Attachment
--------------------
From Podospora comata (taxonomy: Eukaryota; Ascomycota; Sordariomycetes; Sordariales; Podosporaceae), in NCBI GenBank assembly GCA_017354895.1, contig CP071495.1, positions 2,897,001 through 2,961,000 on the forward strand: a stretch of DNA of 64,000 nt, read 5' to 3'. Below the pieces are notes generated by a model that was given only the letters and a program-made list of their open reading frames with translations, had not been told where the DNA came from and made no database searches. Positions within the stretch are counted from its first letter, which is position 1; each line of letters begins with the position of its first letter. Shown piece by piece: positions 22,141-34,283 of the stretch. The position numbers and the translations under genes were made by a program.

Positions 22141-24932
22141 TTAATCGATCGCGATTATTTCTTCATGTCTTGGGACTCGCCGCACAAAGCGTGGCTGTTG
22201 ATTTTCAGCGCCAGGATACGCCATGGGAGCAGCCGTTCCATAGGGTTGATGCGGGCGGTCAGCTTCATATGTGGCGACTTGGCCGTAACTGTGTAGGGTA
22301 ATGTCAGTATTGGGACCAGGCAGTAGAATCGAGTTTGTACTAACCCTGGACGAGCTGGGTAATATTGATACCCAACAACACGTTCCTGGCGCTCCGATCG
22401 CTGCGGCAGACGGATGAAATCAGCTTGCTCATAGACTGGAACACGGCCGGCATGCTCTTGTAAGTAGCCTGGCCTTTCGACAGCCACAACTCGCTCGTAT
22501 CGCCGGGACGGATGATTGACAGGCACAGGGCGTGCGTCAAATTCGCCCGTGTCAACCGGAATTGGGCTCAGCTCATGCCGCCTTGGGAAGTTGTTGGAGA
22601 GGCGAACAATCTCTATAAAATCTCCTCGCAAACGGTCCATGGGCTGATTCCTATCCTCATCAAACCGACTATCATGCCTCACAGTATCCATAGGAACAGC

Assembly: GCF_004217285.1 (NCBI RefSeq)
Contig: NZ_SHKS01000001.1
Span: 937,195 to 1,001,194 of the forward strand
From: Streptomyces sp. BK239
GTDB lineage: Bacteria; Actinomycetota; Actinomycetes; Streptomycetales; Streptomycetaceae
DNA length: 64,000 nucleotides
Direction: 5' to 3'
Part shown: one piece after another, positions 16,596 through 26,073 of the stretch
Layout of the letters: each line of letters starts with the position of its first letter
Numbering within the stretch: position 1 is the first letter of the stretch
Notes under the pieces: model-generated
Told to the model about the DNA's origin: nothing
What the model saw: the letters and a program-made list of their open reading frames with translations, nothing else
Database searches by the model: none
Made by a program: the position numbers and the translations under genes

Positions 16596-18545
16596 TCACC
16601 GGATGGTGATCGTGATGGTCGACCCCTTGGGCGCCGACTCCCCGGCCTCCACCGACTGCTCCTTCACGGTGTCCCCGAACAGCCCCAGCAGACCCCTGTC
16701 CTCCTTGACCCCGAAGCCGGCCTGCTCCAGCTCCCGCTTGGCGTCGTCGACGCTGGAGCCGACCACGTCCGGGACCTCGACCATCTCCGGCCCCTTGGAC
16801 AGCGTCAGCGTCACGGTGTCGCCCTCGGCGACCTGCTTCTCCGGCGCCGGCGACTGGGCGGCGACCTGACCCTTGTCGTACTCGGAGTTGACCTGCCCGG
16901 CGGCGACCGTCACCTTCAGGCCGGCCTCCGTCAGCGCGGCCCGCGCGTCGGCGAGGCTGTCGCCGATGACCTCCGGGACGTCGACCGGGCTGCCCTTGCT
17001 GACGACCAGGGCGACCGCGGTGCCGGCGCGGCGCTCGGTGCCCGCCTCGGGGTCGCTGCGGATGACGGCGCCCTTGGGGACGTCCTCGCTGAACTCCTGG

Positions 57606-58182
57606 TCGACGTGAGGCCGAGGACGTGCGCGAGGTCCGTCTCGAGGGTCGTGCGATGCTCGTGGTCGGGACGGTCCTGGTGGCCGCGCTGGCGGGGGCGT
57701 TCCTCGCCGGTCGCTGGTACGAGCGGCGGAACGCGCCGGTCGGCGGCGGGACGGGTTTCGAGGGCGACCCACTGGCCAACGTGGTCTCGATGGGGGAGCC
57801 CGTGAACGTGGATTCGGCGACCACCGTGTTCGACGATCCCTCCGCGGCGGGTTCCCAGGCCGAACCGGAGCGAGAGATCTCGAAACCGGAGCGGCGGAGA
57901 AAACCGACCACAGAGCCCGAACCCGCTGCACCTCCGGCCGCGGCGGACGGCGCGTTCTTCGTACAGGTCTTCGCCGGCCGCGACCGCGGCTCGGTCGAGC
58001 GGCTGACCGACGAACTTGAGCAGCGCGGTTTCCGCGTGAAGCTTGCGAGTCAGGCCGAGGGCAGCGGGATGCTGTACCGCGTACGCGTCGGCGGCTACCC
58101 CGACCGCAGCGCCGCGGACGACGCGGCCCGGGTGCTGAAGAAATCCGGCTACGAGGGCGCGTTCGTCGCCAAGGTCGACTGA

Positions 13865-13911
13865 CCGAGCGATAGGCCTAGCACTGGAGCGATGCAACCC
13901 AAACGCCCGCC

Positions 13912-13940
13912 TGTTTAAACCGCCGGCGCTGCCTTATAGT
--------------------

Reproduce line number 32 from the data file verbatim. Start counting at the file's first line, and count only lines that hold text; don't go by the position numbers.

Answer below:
57606 TCGACGTGAGGCCGAGGACGTGCGCGAGGTCCGTCTCGAGGGTCGTGCGATGCTCGTGGTCGGGACGGTCCTGGTGGCCGCGCTGGCGGGGGCGT